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SHARE should practice its democratic principles | Editorial
Many Tent City 4 homeless residents at St. John Mary Vianney Catholic Church spoke loud and clear when they packed up their tents and sleeping bags and moved to Lake Washington United Methodist Church last Thursday.
The move was over a disagreement between the residents and SHARE/WHEEL, the group that operates the camp.
SHARE/WHEEL is a self-organized, democratic organization of homeless and formerly homeless individuals. For 22 years the group has worked to eradicate homelessness, educate the community, and empower homeless people.
Yet, many Tent City residents don’t feel empowered. They feel voiceless.
When an alleged sexual predator was recently arrested there, the residents and church’s pastor decided to require weekly sex offender background checks. However, SHARE/WHEEL stomped its feet, threatened to shut down the camp and chastised several residents for making the decision without the group’s approval.
Resident Mark Little says if residents agreed to the background checks, then SHARE should support that decision. He said it’s for the greater good of the community and if SHARE doesn’t think so, he “will not be a part of an institution that puts people in jeopardy like that.”
Resident James Gagne told the Reporter that SHARE aims to “exploit the homeless for their political agenda.”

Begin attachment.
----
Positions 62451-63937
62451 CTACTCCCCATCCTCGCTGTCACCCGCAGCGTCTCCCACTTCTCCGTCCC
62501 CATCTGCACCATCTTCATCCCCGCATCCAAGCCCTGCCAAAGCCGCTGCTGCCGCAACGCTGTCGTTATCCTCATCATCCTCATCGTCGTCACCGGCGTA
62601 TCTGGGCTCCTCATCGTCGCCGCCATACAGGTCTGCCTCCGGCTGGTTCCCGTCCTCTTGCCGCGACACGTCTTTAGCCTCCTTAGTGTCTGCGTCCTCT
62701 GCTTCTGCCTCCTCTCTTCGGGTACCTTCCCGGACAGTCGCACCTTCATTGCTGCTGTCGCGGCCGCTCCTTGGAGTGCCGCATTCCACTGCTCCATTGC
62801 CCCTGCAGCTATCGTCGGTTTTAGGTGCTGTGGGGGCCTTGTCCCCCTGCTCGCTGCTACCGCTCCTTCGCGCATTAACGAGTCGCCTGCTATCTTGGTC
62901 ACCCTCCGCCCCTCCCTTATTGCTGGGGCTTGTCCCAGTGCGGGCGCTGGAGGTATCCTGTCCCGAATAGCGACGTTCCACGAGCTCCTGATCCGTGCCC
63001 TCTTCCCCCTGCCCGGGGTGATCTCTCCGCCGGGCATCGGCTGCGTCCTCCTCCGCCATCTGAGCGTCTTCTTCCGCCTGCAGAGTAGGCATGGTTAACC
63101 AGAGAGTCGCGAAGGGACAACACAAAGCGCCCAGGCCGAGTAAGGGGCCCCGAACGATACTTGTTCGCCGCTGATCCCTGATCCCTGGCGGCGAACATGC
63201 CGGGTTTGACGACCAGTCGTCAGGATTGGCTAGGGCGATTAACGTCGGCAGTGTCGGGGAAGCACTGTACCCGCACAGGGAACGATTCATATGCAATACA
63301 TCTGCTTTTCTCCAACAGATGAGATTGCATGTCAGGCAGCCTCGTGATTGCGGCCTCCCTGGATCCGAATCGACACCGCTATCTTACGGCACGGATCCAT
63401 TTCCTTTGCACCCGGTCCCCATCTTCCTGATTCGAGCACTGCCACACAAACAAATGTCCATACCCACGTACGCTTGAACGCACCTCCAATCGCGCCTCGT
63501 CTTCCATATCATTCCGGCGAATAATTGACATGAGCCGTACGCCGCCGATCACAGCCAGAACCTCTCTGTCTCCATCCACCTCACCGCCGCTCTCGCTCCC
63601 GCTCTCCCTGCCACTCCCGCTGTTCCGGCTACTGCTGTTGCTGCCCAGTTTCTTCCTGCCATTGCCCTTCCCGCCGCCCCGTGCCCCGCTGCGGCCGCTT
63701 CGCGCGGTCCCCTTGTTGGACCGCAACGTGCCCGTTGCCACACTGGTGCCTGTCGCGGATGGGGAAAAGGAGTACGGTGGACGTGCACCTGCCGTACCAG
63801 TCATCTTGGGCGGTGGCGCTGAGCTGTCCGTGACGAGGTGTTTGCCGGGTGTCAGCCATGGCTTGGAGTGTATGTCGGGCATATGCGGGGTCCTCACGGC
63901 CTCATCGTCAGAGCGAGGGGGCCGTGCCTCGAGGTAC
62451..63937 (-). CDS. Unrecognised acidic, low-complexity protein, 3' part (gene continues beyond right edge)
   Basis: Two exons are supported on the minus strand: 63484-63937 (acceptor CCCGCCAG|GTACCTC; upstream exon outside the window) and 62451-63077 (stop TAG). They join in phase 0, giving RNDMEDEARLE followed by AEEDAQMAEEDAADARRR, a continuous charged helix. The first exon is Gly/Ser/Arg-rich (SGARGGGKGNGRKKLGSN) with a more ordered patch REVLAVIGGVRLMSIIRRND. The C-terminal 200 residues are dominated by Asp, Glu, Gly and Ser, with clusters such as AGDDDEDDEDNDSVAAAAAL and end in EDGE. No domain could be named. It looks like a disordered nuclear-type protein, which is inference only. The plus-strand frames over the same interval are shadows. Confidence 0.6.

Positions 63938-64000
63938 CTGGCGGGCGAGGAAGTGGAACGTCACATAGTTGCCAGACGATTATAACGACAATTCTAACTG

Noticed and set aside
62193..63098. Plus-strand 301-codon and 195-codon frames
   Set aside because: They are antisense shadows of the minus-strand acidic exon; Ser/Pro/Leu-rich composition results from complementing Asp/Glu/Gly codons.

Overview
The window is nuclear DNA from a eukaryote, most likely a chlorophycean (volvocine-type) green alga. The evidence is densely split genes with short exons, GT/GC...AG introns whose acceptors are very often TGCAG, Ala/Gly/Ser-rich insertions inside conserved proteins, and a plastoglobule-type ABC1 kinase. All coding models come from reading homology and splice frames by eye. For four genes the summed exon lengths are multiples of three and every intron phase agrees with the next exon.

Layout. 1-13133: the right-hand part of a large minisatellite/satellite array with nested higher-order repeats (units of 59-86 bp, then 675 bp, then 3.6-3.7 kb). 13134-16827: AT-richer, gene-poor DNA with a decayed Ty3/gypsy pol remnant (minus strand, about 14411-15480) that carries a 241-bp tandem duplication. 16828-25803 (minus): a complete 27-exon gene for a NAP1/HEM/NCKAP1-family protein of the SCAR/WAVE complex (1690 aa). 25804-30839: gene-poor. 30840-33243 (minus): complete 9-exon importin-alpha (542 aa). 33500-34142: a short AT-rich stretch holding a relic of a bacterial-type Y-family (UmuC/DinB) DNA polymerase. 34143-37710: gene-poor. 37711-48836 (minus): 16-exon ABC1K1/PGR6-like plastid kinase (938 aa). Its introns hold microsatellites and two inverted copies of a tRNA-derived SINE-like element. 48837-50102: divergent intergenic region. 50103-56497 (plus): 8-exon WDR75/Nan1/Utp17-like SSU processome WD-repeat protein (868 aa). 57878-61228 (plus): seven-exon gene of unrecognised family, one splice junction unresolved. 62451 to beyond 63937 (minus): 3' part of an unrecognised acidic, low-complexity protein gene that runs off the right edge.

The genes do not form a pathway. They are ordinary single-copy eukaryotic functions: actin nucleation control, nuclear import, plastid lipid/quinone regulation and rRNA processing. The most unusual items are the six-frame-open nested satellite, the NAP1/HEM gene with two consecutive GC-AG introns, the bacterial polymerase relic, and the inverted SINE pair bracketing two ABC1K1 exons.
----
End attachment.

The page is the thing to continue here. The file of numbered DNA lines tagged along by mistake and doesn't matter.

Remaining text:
Sandra Hunt, who has served as the camp’s supply coordinator since 2004, says “It’s a real power thing going on here.” She said SHARE and its consultant, Scott Morrow, is trying to “knuckle these people under … These people have the right to speak for themselves, but they are told not to speak to anyone.”
In fact, SHARE outlines democratic philosophies, but some of its practices have traditionally been undemocratic. Morrow noted on the group’s website, for example, that when a church host asks to meet with a Tent City leader, the leader should respond: “I’m sorry, I can’t discuss that. Call Scott, please.”
The group also touts right-to-privacy and says the decision for the weekly background checks is grounds for discrimination.
Yes, everyone has the right to privacy, to some degree. But in this case that right infringes on other human rights and SHARE shouldn’t have the final say-so in which right is more important.
SHARE should respect the community's human rights to safety and protection.
If a sex predator lurks amongst the community, people have the right to know. That’s why such predators are required to register in the first place, so others in the community are aware of where they live.
The group says imposing random sex offender checks on individuals because they live in a homeless encampment is “based on fear.” But it is not homeless individuals who people fear, it is sex offenders themselves - homeless or not.
Tent City residents should also be afforded the right of free speech and SHARE officials should listen to them. Should the residents have included SHARE in its decision to require the weekly background checks? Yes, although the group probably would have said no, based on its historical stance on the issue.
But the bigger question is why hasn’t SHARE asked Tent City residents, the church community and the community at large on whether weekly sex offender checks should be required? The group still has the matter to consider for the duration of Tent City’s stay at the church and has yet to invite the community to the decision-making table.
The decision should involve a public process that includes all parties. It’s the right thing to do. It’s the democratic thing to do.